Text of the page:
ON THURSDAY, SEPTEMBER 20, 1928—two days after 10-year-old Gill Jamieson was kidnapped from his Honolulu school—the entire city was on pins on needles still awaiting news of his fate. A house-to-house search had begun that morning, and people hoped and prayed the kidnappers would be caught and the boy would be returned safely to his family.
It’s possible Ursula was in her Waikiki home early that afternoon (I’m not sure when she started her job at the local business college). If so, she would have heard the commotion in the neighborhood and learned the terrible news before the papers had time to broadcast it in their “Extra” editions: Shortly before noon, high school student Carl Vickery, who had been hunting for Gill with some friends near the Ala Wai Canal, discovered the body of a young boy lying under dense brush in a small, secluded glade between the canal and the rear of the Seaside Hotel property (opposite the Royal Hawaiian Hotel)—just four or five short blocks from Ursula’s apartment. Word quickly spread that the community’s worst fears had been realized: little Gill Jamieson had been murdered!
Within 15 minutes of the news reaching the Hawaiian Trust Co., where Gill’s father worked, pedestrians and cars full of spectators choked the main avenue and side streets of Ursula’s neighborhood as thousands of people rushed to the vicinity. Local police worked to secure the area and, as the Honolulu Star-Bulletin noted (September 20, 1928), “The body was placed at once under heavy guard, [a] …United States marshall standing over it with a drawn pistol to keep the ever-increasing crowd away.”
Over the course of that afternoon and evening and into the next day, multiple editions of the papers would describe the gruesome crime scene and Gill’s body in ghastly detail. There was no sign of sexual assault, thank goodness, but I will spare you the particulars, and just say the cause of death was suffocation by strangulation; he had been killed even before his father had paid the ransom money. After the body was removed, thousands of people—men, women and children (maybe even Ursula?)—solemnly visited the scene over the next couple of days.
The investigation of this true crime possessed several hallmarks of the fictional international crime dramas my husband and I are addicted to watching:
- Mysterious markers at the crime scene: “…a rude cross made from sticks and tied together with white string” covered the body, along with newspapers and dead palm fronds; the boy’s left hand held “a crumpled and blood-stained page torn from a magazine, on which appeared a poem sardonically entitled ‘Immortality’”; a cryptic message scrawled in pencil on cardboard that covered his face; and a note with a slightly garbled excerpt from Macbeth: “Tomorrow, and tomorrow, and tomorrow,” etc.
- Tantalizing clues discovered nearby: In an adjacent hollow, police found footprints, a broken chair and some pieces of lumber on which were resting the torn halves of three Kings from a deck of playing cards, and an empty packet of Three Kings-brand cigarettes, corresponding with the ransom note’s signature line, “The Three Kings.”
- Going after the wrong suspect: Police are convinced that the Jamieson’s ex-chauffeur Harry Kaisan, who is in custody, is one of the culprits. They administer a “truth serum”—the drug hyoscine hydrobromide—to Mr. Kaisan, who confesses under the influence to writing the ransom note. But he later recants and clams up. By Saturday, due to new evidence, the detectives determine their prime suspect is innocent.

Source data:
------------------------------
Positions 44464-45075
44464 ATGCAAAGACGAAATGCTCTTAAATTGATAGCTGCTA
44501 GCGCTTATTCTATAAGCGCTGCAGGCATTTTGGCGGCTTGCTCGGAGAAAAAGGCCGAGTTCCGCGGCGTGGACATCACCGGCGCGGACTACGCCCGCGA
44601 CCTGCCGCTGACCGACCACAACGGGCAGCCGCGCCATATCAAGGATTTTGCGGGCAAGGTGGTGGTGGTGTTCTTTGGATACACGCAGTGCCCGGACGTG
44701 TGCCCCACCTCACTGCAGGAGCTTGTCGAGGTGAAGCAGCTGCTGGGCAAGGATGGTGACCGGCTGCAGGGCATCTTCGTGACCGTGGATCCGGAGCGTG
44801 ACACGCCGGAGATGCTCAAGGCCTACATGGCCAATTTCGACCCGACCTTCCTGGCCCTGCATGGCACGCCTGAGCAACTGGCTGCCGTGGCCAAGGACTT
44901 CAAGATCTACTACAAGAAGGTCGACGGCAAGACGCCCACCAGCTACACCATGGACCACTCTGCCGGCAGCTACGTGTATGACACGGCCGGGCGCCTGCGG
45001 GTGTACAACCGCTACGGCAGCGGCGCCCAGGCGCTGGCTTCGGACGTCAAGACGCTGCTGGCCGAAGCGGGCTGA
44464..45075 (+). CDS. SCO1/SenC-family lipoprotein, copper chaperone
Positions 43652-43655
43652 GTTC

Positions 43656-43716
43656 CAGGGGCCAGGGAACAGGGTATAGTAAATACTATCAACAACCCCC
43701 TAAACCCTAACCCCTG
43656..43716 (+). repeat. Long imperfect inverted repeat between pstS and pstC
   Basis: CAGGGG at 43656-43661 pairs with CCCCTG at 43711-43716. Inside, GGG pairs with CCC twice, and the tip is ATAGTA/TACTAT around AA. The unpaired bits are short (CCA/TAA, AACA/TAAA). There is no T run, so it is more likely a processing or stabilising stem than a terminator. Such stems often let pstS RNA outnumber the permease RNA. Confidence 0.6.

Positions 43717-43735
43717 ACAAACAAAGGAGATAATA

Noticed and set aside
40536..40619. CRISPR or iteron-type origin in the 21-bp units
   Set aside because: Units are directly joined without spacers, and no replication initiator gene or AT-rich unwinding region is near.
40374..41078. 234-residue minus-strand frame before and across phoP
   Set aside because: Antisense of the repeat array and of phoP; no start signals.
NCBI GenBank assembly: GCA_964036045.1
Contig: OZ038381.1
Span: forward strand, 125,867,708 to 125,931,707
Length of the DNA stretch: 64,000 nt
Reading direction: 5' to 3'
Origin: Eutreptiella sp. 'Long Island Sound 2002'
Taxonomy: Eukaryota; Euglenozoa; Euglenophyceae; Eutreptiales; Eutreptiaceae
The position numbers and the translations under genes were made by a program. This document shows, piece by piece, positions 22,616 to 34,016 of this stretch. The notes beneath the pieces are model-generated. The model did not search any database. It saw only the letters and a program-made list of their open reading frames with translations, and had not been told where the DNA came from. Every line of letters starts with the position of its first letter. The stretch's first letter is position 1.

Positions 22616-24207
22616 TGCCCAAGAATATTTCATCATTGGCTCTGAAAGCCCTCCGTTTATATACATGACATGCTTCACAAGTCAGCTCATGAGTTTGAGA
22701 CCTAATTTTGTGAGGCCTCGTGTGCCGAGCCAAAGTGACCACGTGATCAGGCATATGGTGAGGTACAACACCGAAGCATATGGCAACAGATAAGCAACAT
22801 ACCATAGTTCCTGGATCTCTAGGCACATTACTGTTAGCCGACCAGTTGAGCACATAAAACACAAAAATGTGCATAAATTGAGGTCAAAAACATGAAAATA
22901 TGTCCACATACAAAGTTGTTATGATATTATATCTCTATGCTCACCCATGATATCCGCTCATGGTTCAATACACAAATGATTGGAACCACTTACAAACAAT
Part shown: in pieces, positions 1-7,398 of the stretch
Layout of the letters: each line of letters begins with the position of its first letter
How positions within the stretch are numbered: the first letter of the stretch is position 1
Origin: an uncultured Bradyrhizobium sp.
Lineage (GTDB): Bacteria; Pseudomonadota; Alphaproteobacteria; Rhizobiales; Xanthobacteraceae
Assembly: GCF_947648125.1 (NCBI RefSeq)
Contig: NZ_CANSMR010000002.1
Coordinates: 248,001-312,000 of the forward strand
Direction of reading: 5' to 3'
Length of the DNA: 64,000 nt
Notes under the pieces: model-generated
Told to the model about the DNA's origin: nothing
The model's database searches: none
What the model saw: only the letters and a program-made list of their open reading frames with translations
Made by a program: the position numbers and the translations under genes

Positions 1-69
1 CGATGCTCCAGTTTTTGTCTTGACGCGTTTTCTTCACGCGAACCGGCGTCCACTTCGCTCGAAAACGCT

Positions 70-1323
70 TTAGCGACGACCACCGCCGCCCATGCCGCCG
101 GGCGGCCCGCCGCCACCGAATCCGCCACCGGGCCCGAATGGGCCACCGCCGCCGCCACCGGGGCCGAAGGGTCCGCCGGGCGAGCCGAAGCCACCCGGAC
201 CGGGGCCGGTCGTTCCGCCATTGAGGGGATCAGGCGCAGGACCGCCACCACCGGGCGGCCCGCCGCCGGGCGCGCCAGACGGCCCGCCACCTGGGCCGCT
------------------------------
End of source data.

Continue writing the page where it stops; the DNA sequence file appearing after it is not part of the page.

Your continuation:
- High passions in the community: According to the Honolulu Star-Bulletin (September 21, 1928), “Indignation, bitter and wrathful, such as probably never before seen in Honolulu, swept the community following the discovery [of the body]…Feeling mounted as the day wore on and demands for action, action of some kind, were on virtually everyone’s lips.” Fears of mob violence or vigilante justice prompt authorities to put two companies of the National Guard on call. And rather than release Harry Kaisan, they keep him in prison for his own protection “until sentiment against him dies down.”
- Anonymous messages from the perpetrator(s): Two hours before the body is found, the Honolulu-Star Bulletin receives a “death” letter, thought to be penned by the “Three Kings,” that tells of Gill’s murder: “Master Gill Jamieson, poor innocent lad, has departed for the Unknown, a forlorn ‘Walking Shadow’ in the Great Beyond…” Additionally, a bouquet of flowers is delivered to the cemetery on the day of Gill’s funeral, with the message “With the deepest sympathy from The Three Kings.”
- Misdirection: Based on the ransom letter, investigators and the media work mainly on the theory that it was a band of three kidnappers/murderers working together—a theory that will turn out to be false.
The difference is that when we watch these TV shows, we can rest easily knowing the characters are just actors in a story that somebody made up. But when I read these newspaper articles, it broke my heart to know the horrors this real little boy suffered, just as I’m sure it did Ursula’s. And poor Ursula—she was experiencing these events in real time and had to try and sleep knowing that tragedy had struck mere blocks away, and that the murderer or murderers were still out there.
George Gill Jamieson (he went by his middle name) was born in Honolulu on March 20, 1918 and died on September 18, 1928, when he was 10 years, five months and 29 days old. Gill’s ashes were buried in Nuuanu Cemetery (now known as Oahu Cemetery), “where a venerable monkeypod tree spreads its benediction of sunlight and shadow, and a young palm tree casts its spears of shadow upon the crosses” (Honolulu Star-Bulletin, September 21, 1928). I like these words the minister spoke at his funeral: “We thank thee for this little life, for all its beauty and all the memories that are clustered about its memory.” Rest in peace, little Gill.